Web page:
By Daniel Trotta
SANFORD, Florida (Reuters) - The neighborhood watch captain who shot dead unarmed Florida teenager Trayvon Martin had no apparent injuries when he was brought into the police station on the night of the shooting, according to a video released by ABC News on Wednesday.
George Zimmerman, who is half white and half Hispanic, told police he shot the black teen inside a gated community on February 26 in self-defense after Martin attacked him, repeatedly bashing his head into a concrete walkway. Police at the scene said the 28-year-old shooter was bleeding from the nose and the back of head.
Zimmerman's lawyer said his client suffered a broken nose and gash to the back of the head in the incident.
In the video, which ABC obtained from authorities in Sanford, a handcuffed Zimmerman is seen being led into the Sanford Police Department. It does not appear that he is injured or has blood on his face or clothes. A police officer is seen examining the back of his head.
"This certainly doesn't look like a man who police said had his nose broken and his head repeatedly smashed into the sidewalk," Benjamin Crump, a civil rights lawyer representing Martin's family, said in a statement.
"George Zimmerman has no apparent injuries in this video, which dramatically contradicts his version of the events of February 26," Crump said, adding that Zimmerman should be arrested immediately and charged with Martin's murder.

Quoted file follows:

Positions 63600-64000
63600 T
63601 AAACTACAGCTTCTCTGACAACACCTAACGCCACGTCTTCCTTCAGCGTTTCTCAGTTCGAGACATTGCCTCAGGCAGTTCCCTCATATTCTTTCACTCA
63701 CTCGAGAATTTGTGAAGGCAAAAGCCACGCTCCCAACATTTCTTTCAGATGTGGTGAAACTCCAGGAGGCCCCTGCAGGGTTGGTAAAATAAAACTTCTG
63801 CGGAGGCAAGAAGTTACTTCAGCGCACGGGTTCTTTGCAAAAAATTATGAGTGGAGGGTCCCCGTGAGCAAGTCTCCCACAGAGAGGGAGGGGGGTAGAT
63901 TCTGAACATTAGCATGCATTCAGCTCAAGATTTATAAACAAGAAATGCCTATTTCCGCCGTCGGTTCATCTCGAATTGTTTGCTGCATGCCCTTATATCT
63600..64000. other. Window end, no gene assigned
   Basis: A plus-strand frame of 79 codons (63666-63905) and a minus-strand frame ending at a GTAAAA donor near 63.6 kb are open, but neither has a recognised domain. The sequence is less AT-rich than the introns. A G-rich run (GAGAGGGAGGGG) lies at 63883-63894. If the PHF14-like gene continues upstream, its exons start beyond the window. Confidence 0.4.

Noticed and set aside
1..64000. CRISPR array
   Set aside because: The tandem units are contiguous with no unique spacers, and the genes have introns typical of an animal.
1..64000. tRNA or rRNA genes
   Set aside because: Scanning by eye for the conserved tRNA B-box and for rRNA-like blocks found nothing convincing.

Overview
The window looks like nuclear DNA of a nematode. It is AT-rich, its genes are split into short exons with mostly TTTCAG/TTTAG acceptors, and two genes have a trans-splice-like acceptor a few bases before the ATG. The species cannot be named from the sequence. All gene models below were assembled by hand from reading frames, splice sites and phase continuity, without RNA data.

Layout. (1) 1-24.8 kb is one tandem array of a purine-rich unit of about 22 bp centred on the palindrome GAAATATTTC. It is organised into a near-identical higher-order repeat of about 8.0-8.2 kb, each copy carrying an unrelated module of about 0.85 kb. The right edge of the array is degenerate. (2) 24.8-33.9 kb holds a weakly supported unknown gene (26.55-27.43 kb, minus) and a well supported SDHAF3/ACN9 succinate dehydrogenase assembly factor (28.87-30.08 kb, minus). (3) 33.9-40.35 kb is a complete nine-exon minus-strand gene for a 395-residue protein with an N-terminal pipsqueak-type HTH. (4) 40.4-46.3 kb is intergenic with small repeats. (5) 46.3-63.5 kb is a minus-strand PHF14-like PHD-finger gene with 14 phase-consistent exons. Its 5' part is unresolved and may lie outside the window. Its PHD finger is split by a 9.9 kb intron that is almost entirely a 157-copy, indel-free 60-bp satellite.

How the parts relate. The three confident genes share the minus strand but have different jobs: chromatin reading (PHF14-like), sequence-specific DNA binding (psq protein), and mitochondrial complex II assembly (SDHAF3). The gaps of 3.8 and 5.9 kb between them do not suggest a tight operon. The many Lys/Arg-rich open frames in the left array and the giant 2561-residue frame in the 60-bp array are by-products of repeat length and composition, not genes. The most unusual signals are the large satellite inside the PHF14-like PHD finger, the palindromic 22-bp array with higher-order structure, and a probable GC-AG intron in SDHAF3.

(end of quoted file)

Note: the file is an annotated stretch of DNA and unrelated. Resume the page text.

Zimmerman was treated by the fire department at the scene, which raises the possibility first aid could have stopped any bleeding. The quality of the video was not clear enough to determine whether he suffered any injuries.
Police have declined to arrest Zimmerman, triggering nationwide protests and protests from civil rights groups, politicians and entertainers who argued that Zimmerman followed the 17-year-old Martin for racial reasons.
Zimmerman told a 911 operator before the shooting that he found Martin to be suspicious.
Sanford's police chief has stepped aside and the case has prompted the U.S. Justice Department to initiate a review.
Zimmerman's attorney, Craig Sonner, did not immediately respond to a request for comment.
Sanford police have referred all questions about the investigation to a special prosecutor appointed by Florida's governor to take over the investigation. A spokeswoman for the special prosecutor did not immediately respond to a request for comment.
(Reporting by Daniel Trotta; Editing by Paul Simao)